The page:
not, with every man that could be spared from the rest of their
land forces, to fight it out at sea, and, if victorious, to go
to Catana, if not, to burn their vessels, form in close order,
and retreat by land for the nearest friendly place they could
reach, Hellenic or barbarian. This was no sooner settled than
carried into effect; they descended gradually from the upper
lines and manned all their vessels, compelling all to go on board
who were of age to be in any way of use. They thus succeeded
in manning about one hundred and ten ships in all, on board of
which they embarked a number of archers and darters taken from
the Acarnanians and from the other foreigners, making all other
provisions allowed by the nature of their plan and by the necessities
which imposed it. All was now nearly ready, and Nicias, seeing
the soldiery disheartened by their unprecedented and decided
defeat at sea, and by reason of the scarcity of provisions eager
to fight it out as soon as possible, called them all together,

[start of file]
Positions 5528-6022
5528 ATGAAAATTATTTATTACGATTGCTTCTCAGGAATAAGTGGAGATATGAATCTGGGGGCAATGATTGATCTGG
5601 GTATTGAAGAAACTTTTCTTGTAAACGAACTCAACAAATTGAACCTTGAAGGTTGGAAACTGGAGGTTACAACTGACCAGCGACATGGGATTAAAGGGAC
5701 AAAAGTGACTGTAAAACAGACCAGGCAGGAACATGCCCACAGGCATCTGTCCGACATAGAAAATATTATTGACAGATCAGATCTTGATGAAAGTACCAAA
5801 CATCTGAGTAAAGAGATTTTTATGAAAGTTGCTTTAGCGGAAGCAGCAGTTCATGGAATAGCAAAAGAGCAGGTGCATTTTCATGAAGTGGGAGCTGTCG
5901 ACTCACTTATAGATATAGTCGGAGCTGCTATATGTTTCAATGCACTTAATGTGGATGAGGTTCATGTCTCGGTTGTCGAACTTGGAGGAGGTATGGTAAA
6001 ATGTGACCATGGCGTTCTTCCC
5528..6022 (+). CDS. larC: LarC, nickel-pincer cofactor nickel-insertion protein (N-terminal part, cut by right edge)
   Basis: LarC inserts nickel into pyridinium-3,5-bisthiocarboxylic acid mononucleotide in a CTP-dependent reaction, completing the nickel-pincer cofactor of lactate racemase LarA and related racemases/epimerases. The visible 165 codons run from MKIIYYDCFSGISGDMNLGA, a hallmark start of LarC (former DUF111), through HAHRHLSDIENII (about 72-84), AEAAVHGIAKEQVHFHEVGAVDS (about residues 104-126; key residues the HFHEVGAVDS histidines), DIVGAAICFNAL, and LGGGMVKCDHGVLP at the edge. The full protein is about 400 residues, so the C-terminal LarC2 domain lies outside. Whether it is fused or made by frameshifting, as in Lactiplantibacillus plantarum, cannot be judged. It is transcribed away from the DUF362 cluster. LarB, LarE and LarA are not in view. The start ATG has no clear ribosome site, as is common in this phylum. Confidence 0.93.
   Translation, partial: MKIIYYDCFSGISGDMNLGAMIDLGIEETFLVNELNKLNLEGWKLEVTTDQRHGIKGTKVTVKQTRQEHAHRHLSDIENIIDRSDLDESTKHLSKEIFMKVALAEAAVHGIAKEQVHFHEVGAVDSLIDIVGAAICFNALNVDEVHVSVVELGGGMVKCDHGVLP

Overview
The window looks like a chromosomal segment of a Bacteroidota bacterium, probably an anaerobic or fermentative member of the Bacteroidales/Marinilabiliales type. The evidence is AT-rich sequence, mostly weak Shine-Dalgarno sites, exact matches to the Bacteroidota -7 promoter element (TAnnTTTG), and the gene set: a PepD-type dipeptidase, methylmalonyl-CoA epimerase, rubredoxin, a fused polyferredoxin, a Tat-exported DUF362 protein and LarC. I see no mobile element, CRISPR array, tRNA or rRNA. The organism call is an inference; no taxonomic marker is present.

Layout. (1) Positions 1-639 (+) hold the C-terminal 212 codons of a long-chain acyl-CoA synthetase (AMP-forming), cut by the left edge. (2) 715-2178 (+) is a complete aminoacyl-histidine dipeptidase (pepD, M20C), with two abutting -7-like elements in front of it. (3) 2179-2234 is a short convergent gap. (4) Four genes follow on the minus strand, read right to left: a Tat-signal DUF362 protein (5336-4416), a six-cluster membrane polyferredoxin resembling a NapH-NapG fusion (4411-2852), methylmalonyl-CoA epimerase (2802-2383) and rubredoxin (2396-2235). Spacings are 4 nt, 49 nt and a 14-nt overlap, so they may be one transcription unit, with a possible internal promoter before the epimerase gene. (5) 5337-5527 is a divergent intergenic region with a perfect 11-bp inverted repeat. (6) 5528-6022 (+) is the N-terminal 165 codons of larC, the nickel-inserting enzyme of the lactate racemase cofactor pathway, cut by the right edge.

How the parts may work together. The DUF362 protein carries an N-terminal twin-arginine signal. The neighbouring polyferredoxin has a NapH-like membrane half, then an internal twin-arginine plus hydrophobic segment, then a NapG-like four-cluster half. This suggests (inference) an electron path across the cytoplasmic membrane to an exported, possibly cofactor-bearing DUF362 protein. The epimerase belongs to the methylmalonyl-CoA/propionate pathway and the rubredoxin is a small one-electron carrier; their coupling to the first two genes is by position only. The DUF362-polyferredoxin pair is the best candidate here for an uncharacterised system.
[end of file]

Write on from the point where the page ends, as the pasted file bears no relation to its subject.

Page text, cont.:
and first addressed them, speaking as follows:
"Soldiers of the Athenians and of the allies, we have
all an equal interest in the coming struggle, in which life and
country are at stake for us quite as much as they can be for
the enemy; since if our fleet wins the day, each can see his
native city again, wherever that city may be. You must not lose
heart, or be like men without any experience, who fail in a first
essay and ever afterwards fearfully forebode a future as disastrous.
But let the Athenians among you who have already had experience
of many wars, and the allies who have joined us in so many expeditions,
remember the surprises of war, and with the hope that fortune
will not be always against us, prepare to fight again in a manner
worthy of the number which you see yourselves to be.
"Now, whatever we thought would be of service against
the crush of vessels in such a narrow harbour, and against the
force upon the decks of the enemy, from which we suffered before,
has all been considered with the helmsmen, and, as far as our
means allowed, provided. A number of archers and darters will
go on board, and a multitude that we should not have employed
in an action in the open sea, where our science would be crippled
by the weight of the vessels; but in the present land-fight that
we are forced to make from shipboard all this will be useful.
We have also discovered the changes in construction that we must